9/11 first responder makes several stops in region
How to help
Building for America’s Bravest is a program of the Stephen Siller Tunnel to Towers Foundation that builds Smart Homes for our most catastrophically injured service members returning home. Each home is custom designed to address the unique needs of each individual.
So far, 22 homes have been built. There are 14 more homes under construction.
To donate directly, go to tunnel2towers.org.
You can also get information through Ruggs Benedict at 970-949-5390, or go to www.ruggsbenedict.com
Real heroes don’t throw or kick balls; they don’t slap pucks.
Real heroes run into burning, collapsing buildings when everyone else is running out.
Like New York firefighters Tom del Pino and Stephen Siller.
On Sept. 11, 2001, del Pino was a New York City firefighter with Ladder 85. He turned on a morning news broadcast and stared at the screen.
It couldn’t be real. That couldn’t be true.
One of the other firefighters looked over and asked del Pino what he was watching.
“I think this is real,” del Pino told him.
Suddenly firefighters were screaming over the station’s radio. It was real.
Ladder 85 and everyone else geared up and sped straight into the heart of darkness, where the World Trade Center was collapsing.
The 110-story South Tower collapsed before they arrived. They saw North Tower collapse as they were on their way.
Siller was off duty when 9/11 hit. He went to the station house and found everyone gone. He grabbed his gear, drove his car into the clogged tunnel and was stuck. He jumped out of his car, strapped on his gear and ran into Ground Zero.
He didn’t get out.
Before the day was done, 343 firefighters were among the 3,000 dead in the terrorist attacks.
The Stephen Siller Tunnel to Towers Foundation is named for him.
Raising money, awareness
Del Pino was at Ruggs Benedict Carpet One in Avon this week, and other locations around the region. He brought a piece of 9/11 Ground Zero steel with him, just to remind us.
The goal is to visit all 1,000 Carpet One affiliates across the country. They’re three-quarters done.
At $100 donated for every flooring job Ruggs Benedict does through the end of the year, Roger Benedict said they might raise $30,000 from the local store for Building for America’s Bravest a program of the Stephen Siller Tunnel to Towers Foundation. They’re asking customers to match it. Multiply that times 1,000 stores and you’re doing some serious good, Benedict said.
Del Pino retired after 20 years with the Fire Department of New York and lives on Staten Island. All the men in his family are police officers, except him, the firefighter.
When all hell broke loose on 9/11 — both literally and metaphorically — every man in his family was called out, so they have that in common, too.
“It raised the hair on your arms as he was talking about it,” said Gigi Zimmerman with Ruggs Benedict. “It makes you remember what it was like that day.”
The South Tower fell first, while del Pino and the others were on their way.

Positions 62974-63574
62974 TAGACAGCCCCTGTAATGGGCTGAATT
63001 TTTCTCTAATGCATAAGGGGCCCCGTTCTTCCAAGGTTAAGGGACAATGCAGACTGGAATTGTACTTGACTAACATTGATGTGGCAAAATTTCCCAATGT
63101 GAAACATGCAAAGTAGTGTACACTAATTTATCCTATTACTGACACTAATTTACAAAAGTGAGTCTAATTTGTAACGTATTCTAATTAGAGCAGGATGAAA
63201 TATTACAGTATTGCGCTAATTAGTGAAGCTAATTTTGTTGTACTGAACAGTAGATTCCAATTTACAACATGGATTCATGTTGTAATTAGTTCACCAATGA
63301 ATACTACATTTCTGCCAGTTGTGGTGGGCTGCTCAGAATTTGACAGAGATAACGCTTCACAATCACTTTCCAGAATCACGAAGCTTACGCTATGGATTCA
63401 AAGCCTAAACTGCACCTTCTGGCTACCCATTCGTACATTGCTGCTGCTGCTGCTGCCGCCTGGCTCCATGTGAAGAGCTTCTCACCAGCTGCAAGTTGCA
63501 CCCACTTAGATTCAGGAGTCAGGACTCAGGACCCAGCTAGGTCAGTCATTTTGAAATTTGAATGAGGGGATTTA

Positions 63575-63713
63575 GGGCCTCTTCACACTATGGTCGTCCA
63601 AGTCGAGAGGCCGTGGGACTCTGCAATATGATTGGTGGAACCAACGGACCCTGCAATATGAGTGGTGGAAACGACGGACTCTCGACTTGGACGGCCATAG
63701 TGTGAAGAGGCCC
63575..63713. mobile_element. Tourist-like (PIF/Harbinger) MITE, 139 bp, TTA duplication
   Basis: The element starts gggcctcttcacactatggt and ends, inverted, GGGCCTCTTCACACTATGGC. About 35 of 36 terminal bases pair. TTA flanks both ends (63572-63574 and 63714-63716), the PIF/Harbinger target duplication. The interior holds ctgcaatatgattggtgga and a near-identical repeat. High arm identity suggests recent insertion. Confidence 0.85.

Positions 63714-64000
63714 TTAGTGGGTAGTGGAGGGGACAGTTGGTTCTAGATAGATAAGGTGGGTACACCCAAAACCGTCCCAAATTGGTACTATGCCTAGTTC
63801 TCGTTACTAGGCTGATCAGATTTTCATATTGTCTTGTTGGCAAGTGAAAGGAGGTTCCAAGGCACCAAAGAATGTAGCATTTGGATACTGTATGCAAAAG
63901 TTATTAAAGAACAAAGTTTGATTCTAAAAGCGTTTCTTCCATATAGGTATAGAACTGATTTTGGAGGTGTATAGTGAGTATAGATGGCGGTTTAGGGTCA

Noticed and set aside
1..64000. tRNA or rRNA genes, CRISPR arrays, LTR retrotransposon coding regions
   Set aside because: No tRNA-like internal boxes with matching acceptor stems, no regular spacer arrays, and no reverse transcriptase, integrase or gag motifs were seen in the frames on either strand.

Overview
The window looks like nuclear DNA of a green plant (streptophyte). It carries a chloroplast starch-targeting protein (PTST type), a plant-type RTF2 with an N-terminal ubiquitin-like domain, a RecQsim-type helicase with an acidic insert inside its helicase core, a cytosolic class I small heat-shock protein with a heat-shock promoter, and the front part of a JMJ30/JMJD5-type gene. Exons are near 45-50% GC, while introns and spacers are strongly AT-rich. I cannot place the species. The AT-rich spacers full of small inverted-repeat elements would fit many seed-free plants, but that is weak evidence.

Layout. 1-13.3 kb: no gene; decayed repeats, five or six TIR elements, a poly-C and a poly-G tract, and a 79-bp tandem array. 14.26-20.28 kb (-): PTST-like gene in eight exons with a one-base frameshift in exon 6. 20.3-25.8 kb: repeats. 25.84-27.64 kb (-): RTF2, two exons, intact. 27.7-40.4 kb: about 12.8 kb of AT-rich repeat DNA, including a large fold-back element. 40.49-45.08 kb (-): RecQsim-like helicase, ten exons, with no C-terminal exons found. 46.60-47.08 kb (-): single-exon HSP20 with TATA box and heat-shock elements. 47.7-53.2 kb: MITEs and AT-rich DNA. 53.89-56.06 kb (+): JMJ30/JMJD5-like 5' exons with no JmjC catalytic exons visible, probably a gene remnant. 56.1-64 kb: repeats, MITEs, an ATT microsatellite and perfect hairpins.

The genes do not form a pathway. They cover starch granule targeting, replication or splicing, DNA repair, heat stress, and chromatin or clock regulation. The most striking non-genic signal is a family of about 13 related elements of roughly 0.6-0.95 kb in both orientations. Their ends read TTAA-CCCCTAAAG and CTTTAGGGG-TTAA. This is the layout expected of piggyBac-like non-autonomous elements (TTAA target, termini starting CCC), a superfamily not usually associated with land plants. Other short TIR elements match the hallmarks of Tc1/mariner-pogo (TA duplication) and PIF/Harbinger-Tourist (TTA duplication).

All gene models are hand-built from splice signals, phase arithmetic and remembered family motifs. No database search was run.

The tunnel the Ladder 85 truck had to take was blocked with panicking people running for their lives. They took a roundabout route, speeding into Lower Manhattan, close to the North Tower when it fell.
If they had made it through that tunnel, they would have been parked right outside the North Tower. It would have fallen on them.
9/11 made several serious attempts to kill del Pino. A guy up the street was giving away bananas, and they’d been there all day. As they were at the stand, a 40-story building fell on top of them. Del Pino and some others survived because they dived under a fire truck.
Dust to death
During his stop at towns around the region, del Pino spoke of the dust that blanketed the city following the attack, and created some of the health issues that he still faces.
He also spoke of those who died in the aftermath of the attack, from that dust and the 500 different chemicals it contained.
Many of those 9/11 first responders did not wear face masks. They’re reasoning was unassailable: The masks were designed to last 15 minutes, barely giving them time to get from their trucks to the building.
“Nonetheless they entered the site, placing their lives and their health on the line to save others,” del Pino said.
More than 50,000 people, many of them first responders, still suffer health problems from the attack.
The Building for America’s Bravest program’s goal is to build and present homes to more than 200 families of 9/11 first responders.
In addition they are reaching out to assist law enforcement officers and other first responders that have suffered from tragic and unexpected assaults on our country.
They were able to raise funds for the families of the two officers who were shot point blank, with no warning as they sat in their patrol car in 2014. With the funds they raised ($1.3 million dollars) they were able to clear the mortgages on both homes and perform some needed maintenance and repairs for the surviving families.
It runs in the family
Del Pino and his brothers didn’t fall far from their father’s tree. The New York Times said Edward del Pino was a police officer for 24 years, and never fired his gun in the line of duty. He did after he retired, though.
One morning as he was headed home on the Staten Island ferry after a 12-hour overnight shift as a security guard in midtown Manhattan, a man with a sword attacked a dozen passengers.
The assailant had already killed two people and was after others, when the del Pino patriarch pulled his chrome-plated .38 revolver and pointed it at him, telling him to drop the two-foot ornamental sword.
The assailant started forward with the sword again and del Pino fired one round. He didn’t hit him, but sent him diving under a bench, where del Pino held him at gunpoint.
Vail Daily staff Writer Randy Wyrick can be reached at 970-748-2935 or firstname.lastname@example.org.
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